Towards midnight the Earl's old comrade, Essex, had time to understand his condition, and sent some officers to inquire for him, and promise speedy surgical attendance. Lindsay was still full of spirit, and spoke to them so strongly of their broken faith, and of the sin of disloyalty and rebellion, that they slunk away one by one out of the hut, and dissuaded Essex from coming himself to see his old friend, as he had intended. The surgeon, however, arrived, but too late, Lindsay was already so much exhausted by cold and loss of blood, that he died early in the morning of the 24th, all his son's gallant devotion having failed to save him.
The sorrowing son received an affectionate note the next day from the king, full of regret for his father and esteem for himself. Charles made every effort to obtain his exchange, but could not succeed for a whole year.
He was afterwards one of the four noblemen who, seven years later, followed the king's white, silent, snowy funeral in the dismantled St. George's Chapel ; and from first to last he was one of the bravest, purest, and most devoted of those who did honor to the Cavalier cause.
We have still another brave son to describe, and for him we must turn away from these sad pages of our history, when we were a house divided against itself, to one of the hours of our brightest glory, when the cause we fought in was the cause of all the oppressed, and nearly alone we upheld the rights of oppressed countries against the invader. And thus it is that the battle of the Nile is one of the exploits to which we look back with the greatest exultation, when we think of the triumph of the British flag.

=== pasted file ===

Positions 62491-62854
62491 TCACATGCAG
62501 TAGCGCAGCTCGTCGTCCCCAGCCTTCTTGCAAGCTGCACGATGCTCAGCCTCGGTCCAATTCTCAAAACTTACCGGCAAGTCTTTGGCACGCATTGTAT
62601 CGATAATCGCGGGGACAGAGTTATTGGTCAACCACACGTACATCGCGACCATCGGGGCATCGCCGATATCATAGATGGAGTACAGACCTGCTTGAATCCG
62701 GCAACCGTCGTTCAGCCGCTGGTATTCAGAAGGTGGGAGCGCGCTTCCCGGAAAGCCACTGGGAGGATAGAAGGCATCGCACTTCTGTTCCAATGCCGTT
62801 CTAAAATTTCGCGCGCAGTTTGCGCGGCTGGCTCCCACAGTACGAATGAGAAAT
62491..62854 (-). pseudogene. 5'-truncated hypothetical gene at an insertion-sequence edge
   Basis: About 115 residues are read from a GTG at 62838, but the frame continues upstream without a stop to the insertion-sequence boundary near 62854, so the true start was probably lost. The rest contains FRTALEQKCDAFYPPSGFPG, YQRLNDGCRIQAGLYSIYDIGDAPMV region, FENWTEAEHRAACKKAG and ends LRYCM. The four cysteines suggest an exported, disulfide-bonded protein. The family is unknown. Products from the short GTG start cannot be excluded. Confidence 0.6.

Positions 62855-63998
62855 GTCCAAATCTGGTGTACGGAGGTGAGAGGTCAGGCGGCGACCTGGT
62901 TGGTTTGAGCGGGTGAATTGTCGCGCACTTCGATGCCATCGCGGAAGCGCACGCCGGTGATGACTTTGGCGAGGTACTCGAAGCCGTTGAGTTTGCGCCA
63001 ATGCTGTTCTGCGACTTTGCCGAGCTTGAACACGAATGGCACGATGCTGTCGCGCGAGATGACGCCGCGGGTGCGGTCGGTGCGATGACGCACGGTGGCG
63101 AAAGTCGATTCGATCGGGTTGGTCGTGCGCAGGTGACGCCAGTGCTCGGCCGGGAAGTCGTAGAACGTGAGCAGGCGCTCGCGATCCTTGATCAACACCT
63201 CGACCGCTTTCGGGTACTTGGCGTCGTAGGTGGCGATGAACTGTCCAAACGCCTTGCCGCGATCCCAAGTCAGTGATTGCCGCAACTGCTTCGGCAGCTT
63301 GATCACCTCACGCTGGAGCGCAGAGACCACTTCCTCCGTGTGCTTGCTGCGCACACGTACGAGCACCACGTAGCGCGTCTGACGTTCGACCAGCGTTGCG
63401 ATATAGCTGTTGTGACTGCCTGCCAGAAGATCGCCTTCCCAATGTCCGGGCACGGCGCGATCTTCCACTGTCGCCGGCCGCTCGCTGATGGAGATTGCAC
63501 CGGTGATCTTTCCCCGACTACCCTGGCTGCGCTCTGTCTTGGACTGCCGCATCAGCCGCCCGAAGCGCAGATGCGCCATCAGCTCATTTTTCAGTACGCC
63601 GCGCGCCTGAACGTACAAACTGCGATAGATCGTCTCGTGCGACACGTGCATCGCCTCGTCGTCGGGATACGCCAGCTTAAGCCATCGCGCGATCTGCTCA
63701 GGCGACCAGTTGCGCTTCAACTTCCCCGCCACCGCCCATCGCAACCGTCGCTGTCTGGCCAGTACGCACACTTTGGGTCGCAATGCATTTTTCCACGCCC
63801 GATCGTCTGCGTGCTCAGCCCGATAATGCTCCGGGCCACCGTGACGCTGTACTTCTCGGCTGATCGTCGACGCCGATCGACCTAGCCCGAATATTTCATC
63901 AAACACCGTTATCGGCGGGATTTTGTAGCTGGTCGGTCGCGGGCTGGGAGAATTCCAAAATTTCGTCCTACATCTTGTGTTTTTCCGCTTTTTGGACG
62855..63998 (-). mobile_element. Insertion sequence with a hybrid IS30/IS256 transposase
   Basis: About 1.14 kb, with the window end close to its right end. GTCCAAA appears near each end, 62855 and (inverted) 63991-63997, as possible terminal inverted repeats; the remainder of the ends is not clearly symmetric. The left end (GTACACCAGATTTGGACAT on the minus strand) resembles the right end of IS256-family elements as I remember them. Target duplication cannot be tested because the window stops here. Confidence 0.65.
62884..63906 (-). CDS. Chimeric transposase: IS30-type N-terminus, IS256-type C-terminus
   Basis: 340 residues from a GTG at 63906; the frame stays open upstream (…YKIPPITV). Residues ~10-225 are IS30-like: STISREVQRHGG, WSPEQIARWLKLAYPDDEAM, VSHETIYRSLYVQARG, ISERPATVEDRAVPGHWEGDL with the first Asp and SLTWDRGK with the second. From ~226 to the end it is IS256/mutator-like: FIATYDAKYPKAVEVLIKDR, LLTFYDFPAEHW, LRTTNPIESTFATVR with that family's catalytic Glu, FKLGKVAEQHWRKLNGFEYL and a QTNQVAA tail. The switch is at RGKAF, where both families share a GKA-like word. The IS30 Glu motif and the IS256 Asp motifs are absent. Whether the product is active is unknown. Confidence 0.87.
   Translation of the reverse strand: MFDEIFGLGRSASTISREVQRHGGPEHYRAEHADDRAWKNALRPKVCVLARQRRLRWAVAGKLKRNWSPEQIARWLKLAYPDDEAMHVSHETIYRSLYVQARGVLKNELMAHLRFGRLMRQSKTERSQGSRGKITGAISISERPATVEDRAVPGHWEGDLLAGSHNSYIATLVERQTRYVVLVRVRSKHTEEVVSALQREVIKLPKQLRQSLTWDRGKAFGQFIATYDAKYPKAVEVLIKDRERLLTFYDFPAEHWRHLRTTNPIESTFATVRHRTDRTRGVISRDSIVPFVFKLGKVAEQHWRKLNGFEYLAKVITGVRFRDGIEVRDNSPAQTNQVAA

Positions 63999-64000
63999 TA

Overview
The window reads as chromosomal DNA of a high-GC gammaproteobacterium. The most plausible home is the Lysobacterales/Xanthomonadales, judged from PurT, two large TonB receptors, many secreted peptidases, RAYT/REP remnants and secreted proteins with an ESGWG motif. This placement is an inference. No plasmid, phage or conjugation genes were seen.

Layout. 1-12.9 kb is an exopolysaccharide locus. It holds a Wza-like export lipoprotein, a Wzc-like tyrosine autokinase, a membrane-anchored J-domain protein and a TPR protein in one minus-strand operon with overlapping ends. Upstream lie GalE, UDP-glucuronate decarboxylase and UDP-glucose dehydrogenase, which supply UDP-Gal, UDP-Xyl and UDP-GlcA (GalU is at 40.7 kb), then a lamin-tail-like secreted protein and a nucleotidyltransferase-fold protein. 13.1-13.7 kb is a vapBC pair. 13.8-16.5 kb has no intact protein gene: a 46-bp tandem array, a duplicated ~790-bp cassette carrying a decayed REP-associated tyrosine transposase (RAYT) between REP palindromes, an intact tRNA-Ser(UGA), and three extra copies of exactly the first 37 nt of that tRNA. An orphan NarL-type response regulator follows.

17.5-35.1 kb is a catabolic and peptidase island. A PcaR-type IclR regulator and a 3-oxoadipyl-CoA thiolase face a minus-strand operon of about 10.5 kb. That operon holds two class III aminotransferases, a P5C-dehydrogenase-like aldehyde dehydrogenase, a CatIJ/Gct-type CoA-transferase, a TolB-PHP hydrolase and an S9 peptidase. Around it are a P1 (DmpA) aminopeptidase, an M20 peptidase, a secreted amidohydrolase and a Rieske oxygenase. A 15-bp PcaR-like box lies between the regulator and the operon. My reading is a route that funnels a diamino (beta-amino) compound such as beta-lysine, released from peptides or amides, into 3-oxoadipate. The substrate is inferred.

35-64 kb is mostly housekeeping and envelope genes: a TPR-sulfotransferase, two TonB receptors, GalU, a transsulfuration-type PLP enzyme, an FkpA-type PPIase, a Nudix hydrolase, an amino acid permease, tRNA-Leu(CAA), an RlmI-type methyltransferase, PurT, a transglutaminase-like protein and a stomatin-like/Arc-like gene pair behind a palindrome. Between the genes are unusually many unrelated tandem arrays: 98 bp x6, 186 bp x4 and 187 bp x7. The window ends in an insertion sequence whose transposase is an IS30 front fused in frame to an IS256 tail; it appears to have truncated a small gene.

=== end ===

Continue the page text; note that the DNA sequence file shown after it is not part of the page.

Let us think of all that was at stake. Napoleon Bonaparte was climbing to power in France, by directing her successful arms against the world. He had beaten Germany and conquered Italy; he had threatened England, and his dream was of the conquest of the East. Like another Alexander, he hoped to subdue Asia, and overthrow the hated British power by depriving it of India. Hitherto, his dreams had become earnest by the force of his marvellous genius, and by the ardor which he breathed into the whole French nation ; and when he set sail from Toulon, with 40,000 tried and victorious soldiers and a magnificent fleet, all were filled with vague and unbounded expectations of almost fabulous glories. He swept away as it were the degenerațe knights of St. John from their rock of Malta, and sailed for Alexandria in Egypt, in the latter end of June, 1798.
His intentions had not become known, and the English Mediterranean fleet was watching the course of this great armament. Sir Horatio Nelson was in pursuit, with the English vessels, and wrote to the First Lord of the Admiralty : bound to the Antipodes, your lordship may rely that I will not lose a moment in bringing them to action.”
Nelson had, however, not ships enough to be detached to reconnoitre, and he actually overpassed the French, whom he guessed to be on the way to Egypt. He arrived at the port of Alexandria on the 28th of June, and saw its blue waters and flat coast lying still in their sunny torpor, as if no enemy were on the seas. Back he went to Syracuse, but could learn no more there ; he obtained provisions with
“ Be they